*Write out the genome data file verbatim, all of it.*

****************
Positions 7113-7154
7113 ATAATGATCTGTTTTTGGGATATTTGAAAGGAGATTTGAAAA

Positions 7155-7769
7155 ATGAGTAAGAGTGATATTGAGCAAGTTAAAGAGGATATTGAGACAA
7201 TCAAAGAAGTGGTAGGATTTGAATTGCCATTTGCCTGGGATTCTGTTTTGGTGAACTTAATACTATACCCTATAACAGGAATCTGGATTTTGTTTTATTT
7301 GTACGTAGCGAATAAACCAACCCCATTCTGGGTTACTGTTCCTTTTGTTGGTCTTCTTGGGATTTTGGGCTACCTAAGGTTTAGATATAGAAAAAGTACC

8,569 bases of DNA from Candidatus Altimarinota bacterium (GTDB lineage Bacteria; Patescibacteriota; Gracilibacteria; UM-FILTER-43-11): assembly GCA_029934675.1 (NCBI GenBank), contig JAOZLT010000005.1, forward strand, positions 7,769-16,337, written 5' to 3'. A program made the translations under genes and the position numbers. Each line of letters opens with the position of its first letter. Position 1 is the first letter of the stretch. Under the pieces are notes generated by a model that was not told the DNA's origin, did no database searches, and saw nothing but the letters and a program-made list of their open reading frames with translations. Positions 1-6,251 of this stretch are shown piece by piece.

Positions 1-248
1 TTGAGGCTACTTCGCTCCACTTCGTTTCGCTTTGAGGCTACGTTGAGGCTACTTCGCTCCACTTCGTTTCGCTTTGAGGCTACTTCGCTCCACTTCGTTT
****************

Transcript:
Positions 7113-7154
7113 ATAATGATCTGTTTTTGGGATATTTGAAAGGAGATTTGAAAA

Positions 7155-7769
7155 ATGAGTAAGAGTGATATTGAGCAAGTTAAAGAGGATATTGAGACAA
7201 TCAAAGAAGTGGTAGGATTTGAATTGCCATTTGCCTGGGATTCTGTTTTGGTGAACTTAATACTATACCCTATAACAGGAATCTGGATTTTGTTTTATTT
7301 GTACGTAGCGAATAAACCAACCCCATTCTGGGTTACTGTTCCTTTTGTTGGTCTTCTTGGGATTTTGGGCTACCTAAGGTTTAGATATAGAAAAAGTACC

8,569 bases of DNA from Candidatus Altimarinota bacterium (GTDB lineage Bacteria; Patescibacteriota; Gracilibacteria; UM-FILTER-43-11): assembly GCA_029934675.1 (NCBI GenBank), contig JAOZLT010000005.1, forward strand, positions 7,769-16,337, written 5' to 3'. A program made the translations under genes and the position numbers. Each line of letters opens with the position of its first letter. Position 1 is the first letter of the stretch. Under the pieces are notes generated by a model that was not told the DNA's origin, did no database searches, and saw nothing but the letters and a program-made list of their open reading frames with translations. Positions 1-6,251 of this stretch are shown piece by piece.

Positions 1-248
1 TTGAGGCTACTTCGCTCCACTTCGTTTCGCTTTGAGGCTACGTTGAGGCTACTTCGCTCCACTTCGTTTCGCTTTGAGGCTACTTCGCTCCACTTCGTTT